Tibouchina urvilleana

Some plants are very late coming into bloom in our garden.  As we live in a blame-blame culture I am going to point the finger at a hard winter, a late spring, followed by a sweltering summer.  It could be one, the other, a combination of any, whatever, they are tardy.  This reluctance to flower may have been exacerbated by inadequate cold protection and lack of watering during the great drought of ’18.  Unlikely though, it couldn’t possibly be anything to do with my poor husbandry or lack of enthusiasm after tending to other peoples’ little darlings all day.  Crazy talk.

Dahlias, fuchsias, salvias, are all dawdling along as if they had all the time in the world.  Well let me tell you something my lovelies, you laid-back-to-vertical slovens, the winter is fast approaching and do I need to remind you what happened last year!  Get a move on, flower, shut down and prepare for the worst!

A beauty that is often late on parade is Tibouchina urvilleana, the Brazilian Glory Bush.  A gift from Mrs Fish before she headed south for the summer, the buds are almost as glorious as the flowers.  Not quite.  But almost.  Won’t be long.

27 thoughts on “Blame

      1. What?! How can you compare those two? There is nothing as purplish blue as the T! Crape myrtle is such a trashy common default tree here. That is why I often spell it without the ‘e’ in ‘crape’. No one wants to prune in severely enough to promote the real flashy bloom that it is capable of. Oh my; did I just rant again?

        Liked by 1 person

      2. hmmm, still no replacement for T.
        It is interesting that the tropical species looks something like the common specie that does better with (un-tropical) extremes of weather. The common specie does (too) well here, but does even better where winters are cooler. I believe that the tropical species is in San Diego, albeit uncommon. However, I do not remember ever seeing it in the Los Angeles area. Now you got my attention though. An alternative to the common crape myrtle? Hmmmmm (again).

        Liked by 1 person

      3. Different in habit would not be a problem. It just means that it would be used differently, like so many other trees. The common crape myrtle has many attributes. I just dislike it so because of what it is. Something with similar attributes that is NOT the common crape myrtle sounds appealing. Does it happen to have comparable color in autumn? I know that would be too much to ask of a tropical specie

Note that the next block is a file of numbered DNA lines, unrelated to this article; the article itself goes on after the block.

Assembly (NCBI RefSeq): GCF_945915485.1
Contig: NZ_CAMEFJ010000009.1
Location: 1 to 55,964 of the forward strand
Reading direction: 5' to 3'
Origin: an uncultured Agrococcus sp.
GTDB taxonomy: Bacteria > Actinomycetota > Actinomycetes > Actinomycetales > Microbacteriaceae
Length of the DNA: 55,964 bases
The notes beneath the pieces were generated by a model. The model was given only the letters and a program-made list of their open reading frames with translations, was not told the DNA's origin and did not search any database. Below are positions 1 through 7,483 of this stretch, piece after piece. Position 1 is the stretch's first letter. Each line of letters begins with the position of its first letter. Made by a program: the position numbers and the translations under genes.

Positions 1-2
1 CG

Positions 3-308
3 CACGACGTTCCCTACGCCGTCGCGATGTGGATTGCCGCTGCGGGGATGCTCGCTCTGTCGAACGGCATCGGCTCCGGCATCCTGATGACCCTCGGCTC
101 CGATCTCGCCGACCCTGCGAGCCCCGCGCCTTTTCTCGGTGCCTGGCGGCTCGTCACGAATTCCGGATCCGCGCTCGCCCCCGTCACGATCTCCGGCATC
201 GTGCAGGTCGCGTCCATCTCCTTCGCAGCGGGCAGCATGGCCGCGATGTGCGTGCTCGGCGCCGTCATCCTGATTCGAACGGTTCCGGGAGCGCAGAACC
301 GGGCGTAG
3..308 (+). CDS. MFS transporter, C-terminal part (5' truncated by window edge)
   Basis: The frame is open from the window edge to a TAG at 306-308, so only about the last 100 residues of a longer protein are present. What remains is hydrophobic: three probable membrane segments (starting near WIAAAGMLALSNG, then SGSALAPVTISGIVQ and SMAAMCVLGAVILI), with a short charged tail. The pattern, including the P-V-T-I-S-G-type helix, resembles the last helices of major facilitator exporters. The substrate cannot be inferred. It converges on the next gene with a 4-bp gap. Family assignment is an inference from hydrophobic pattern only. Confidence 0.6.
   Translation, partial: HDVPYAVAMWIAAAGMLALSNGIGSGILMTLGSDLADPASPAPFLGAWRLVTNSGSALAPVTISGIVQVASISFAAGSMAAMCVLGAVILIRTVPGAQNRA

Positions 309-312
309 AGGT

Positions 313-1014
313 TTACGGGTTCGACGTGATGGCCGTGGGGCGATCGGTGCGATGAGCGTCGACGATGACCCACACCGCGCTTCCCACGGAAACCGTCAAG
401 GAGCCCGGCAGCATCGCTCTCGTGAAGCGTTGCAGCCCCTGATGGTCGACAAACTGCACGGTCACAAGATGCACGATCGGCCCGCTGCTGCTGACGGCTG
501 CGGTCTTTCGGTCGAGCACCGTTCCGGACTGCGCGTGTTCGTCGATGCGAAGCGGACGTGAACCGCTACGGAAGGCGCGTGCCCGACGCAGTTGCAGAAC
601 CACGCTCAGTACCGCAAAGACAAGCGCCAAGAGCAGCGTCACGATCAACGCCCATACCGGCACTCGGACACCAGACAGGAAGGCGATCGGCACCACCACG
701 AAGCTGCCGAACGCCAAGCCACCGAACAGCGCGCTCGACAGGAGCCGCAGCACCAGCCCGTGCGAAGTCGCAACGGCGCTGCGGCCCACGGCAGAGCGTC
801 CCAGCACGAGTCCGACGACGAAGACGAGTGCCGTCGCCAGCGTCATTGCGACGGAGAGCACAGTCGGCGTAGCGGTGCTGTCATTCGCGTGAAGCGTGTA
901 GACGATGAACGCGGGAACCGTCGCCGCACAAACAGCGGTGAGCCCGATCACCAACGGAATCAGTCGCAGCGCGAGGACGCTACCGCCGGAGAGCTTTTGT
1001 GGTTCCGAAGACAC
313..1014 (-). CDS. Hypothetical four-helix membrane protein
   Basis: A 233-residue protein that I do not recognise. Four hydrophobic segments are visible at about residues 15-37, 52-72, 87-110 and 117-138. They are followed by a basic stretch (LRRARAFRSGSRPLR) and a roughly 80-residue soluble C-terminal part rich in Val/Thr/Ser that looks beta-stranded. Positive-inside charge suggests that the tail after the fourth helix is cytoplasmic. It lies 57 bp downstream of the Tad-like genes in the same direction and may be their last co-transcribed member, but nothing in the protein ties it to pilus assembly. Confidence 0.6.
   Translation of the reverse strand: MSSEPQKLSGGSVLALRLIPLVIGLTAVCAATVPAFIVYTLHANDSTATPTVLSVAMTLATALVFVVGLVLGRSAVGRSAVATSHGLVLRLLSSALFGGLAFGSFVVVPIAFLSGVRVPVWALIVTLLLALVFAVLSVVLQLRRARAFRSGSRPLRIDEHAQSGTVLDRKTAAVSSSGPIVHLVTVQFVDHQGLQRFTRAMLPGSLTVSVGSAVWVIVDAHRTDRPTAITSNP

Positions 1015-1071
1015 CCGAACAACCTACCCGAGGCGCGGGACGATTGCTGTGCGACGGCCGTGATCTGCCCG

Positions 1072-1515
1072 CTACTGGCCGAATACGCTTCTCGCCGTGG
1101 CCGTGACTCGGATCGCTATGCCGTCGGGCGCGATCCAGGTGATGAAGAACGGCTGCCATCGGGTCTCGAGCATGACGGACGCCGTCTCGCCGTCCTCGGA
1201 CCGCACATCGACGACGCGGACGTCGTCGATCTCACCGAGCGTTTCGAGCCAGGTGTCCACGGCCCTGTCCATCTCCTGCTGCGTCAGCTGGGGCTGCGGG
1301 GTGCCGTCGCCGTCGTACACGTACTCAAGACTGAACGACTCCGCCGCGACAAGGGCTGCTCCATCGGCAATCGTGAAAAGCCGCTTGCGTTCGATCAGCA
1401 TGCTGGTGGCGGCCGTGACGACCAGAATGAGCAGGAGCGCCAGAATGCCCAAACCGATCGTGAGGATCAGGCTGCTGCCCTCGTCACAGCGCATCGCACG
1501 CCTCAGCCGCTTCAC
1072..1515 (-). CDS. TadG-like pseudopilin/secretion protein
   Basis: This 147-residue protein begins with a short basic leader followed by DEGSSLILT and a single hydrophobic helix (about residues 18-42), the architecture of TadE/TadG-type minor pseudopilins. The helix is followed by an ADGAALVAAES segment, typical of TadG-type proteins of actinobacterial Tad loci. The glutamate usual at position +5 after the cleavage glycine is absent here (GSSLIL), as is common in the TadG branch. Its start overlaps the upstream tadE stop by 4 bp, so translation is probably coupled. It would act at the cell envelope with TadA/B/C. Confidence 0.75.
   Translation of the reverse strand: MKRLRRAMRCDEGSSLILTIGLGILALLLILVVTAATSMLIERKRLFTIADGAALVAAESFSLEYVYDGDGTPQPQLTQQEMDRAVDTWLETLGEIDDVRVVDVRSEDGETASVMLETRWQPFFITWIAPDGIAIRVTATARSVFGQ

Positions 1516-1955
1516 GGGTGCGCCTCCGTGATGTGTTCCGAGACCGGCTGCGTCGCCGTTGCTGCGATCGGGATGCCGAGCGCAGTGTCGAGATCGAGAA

1. Yup. The long finger of blame pointing at everything and everyone else……. Congratulations on making it past the scaffolding and builders’ bums to take that photo. Hey, will we get six bums on Saturday? As long as they’re all in your garden …..

    Uh, no thanks.

    Liked by 1 person

  2. That Tibouchina will be lovely when it opens. I have some dawdlers here, including my Salvia microphylla, probably ‘Kew Red’, the one I gave you a cutting from. It is usually in flower by July, it has only just opened some flowers this past week. Tardy indeed!


      1. You are not alone, and many of my plants have gone over very quickly after bursting into a delayed blooming. I had to correct ‘pants’ to ‘plants’, that would have sounded strange!!

        Liked by 1 person

  3. So glad to hear that the Tibouchina is doing its stuff in new surroundings! It survived its first winter with just a fleecy wrap in an unheated greenhouse – so not a particularly delicate flower this one?! My transported Salvia, Fushias and Pelargoniums are all enjoying the early Autumn sunshine too – all in full bloom still 🙂


Leave a Reply

Fill in your details below or click an icon to log in: Logo

You are commenting using your account. Log Out /  Change )

Twitter picture

You are commenting using your Twitter account. Log Out /  Change )

Facebook photo

You are commenting using your Facebook account. Log Out /  Change )

Connecting to %s

This site uses Akismet to reduce spam. Learn how your comment data is processed.

%d bloggers like this: